Isaac did not make it to his 30th birthday. In my head, he is always 16, and when he is 16, so am I.
I couldn’t make it to the funeral: everything happened so fast. Isaac and I were both in the middle of Ph.D. programs at big-name universities. (It turned out they wouldn’t give him the doctorate just based on looks.) One minute, I was trying to write a research paper on Spenser’s “Amoretti.” The next, I was answering a call from one of my closest camp friends and trying to understand what she was telling me. It still seems impossible, somehow, even though it was the most ordinary of accidental deaths: a pedestrian hit by a vehicle. The services would be in two days, in New York. I was in Chicago and too dazed to figure out how to put my life on pause and make my way back east. I stayed home, emailing my Spenser professor and trying not to sound insane. The day of the funeral, I had to go to campus to teach, and I have no memory of how I made it through class. After the funeral ended, my friends who were there called me; I left my office and went to sit on a bench by Lake Michigan as they passed the phone from person to person. I should be there, I would think, and then I would correct myself: Isaac should be there. Look at him: even when he dies, he brings us back together.
The strange truth is that Isaac’s death hasn’t changed my friendship with him. I already didn’t see him for years at a time. I already was mostly out of touch with his daily life. I already counted him as one of the most important people in my life, but the crucial role he played was in the past. I missed him terribly, but I already missed him terribly. His loss seemed metaphysical, a crumbling of the world, rather than an absence of an individual person. Isaac wasn’t allowed to die, because a world that would take such a person so young was indescribably bleak. He shows up in my dreams sometimes; he never knows he’s dead. Sometimes he insists that I’m the dead one, trying to drag him to some afterlife to keep me company. I try to tell him that I know he’s dead, because everyone was there, all our friends, they saw the service, but he won’t listen. We always argue, when he shows up: his seeming presence makes me angry, because it means the grief I feel for him has been torture rather than reality. Sometimes I wake up and I’m already crying.
After the funeral, we decided, as a group, to write letters again. Addresses were exchanged through email, stamps were bought. It didn’t take. I have become a big fan of writing postcards, personally: it gives the recipient the fun of getting snail mail without the implicit obligation to respond in kind. I wrote a few letters, but I found that the impulse behind letter-writing had changed: I didn’t need to fill in the details of daily life for my friends, because they already knew from Facebook and Twitter. More importantly, I don’t feel lost in my own life anymore—I don’t need the reassurance that my overstuffed shoeboxes gave me, the confidence that yes, one day I would get out of my shitty town, out of my unglamorous life, out of poisonous social hierarchies. Receiving letters was still a great pleasure for each of us, but we no longer viewed them as artifacts of our true selves, always at one remove. Now our friendships are both permanent and intangible—they leave no trace in the world outside our bodies. I survived those years defined by our epistolary love; so did everyone. So had Isaac.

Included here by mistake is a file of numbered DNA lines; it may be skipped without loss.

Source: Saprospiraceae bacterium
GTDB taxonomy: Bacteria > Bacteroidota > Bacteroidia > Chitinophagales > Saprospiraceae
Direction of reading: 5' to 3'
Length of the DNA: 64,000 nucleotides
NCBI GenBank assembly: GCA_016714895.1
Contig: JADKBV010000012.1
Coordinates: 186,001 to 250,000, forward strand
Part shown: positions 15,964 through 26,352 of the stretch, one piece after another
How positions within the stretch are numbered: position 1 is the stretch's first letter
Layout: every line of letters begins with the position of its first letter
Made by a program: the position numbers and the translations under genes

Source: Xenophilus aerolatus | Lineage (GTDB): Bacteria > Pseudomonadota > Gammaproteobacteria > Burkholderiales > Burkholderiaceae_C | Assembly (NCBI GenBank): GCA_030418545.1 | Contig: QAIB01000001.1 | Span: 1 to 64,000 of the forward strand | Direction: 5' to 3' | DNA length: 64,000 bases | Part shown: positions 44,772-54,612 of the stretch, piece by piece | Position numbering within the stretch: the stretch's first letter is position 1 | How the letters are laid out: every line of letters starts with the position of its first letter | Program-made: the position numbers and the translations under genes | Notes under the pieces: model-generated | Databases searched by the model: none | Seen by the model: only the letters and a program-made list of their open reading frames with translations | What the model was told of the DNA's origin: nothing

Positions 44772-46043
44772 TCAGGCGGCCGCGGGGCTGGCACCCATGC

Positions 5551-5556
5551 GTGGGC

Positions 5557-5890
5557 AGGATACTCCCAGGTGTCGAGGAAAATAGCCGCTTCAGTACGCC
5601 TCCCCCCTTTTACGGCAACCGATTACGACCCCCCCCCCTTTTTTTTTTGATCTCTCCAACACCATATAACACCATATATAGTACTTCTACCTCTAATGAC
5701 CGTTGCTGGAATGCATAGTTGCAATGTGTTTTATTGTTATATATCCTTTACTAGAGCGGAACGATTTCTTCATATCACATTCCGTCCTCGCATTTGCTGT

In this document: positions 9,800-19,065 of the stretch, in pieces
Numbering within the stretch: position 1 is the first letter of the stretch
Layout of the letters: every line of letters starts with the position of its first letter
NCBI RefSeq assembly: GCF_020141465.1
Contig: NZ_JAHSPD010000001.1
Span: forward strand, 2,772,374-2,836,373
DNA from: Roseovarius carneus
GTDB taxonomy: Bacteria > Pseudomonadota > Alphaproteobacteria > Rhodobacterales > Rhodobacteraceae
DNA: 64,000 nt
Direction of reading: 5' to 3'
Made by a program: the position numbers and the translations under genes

“Nostalgia” is not my favorite Mark Strand poem. I prefer “Keeping Things Whole.” It starts like this:
In a field
I am the absence
always the case.
Wherever I am
I am what is missing.
In the world of this poem, every presence creates an absence. Every movement disrupts something that was previously undisturbed. To remain in one place is an arrogant mistake; it is an insistence that your particular self is more important than the world it stands in. I’ve written here about Isaac, but this is also about mourning my mom, and my grandparents, and every family member and loved one who has died. It’s just that Isaac did it so early, and he was my age, and I will be older than him forever. The part of myself that feels most real, that kept me whole during the other difficult periods of my life, is the part that sprung to life when that skinny boy with too much hair started laughing at my jokes. Nothing in my life has been untouched by that moment. Isaac is gone, but he gave me part of myself.
The poem finishes:
We all have reasons
to keep things whole.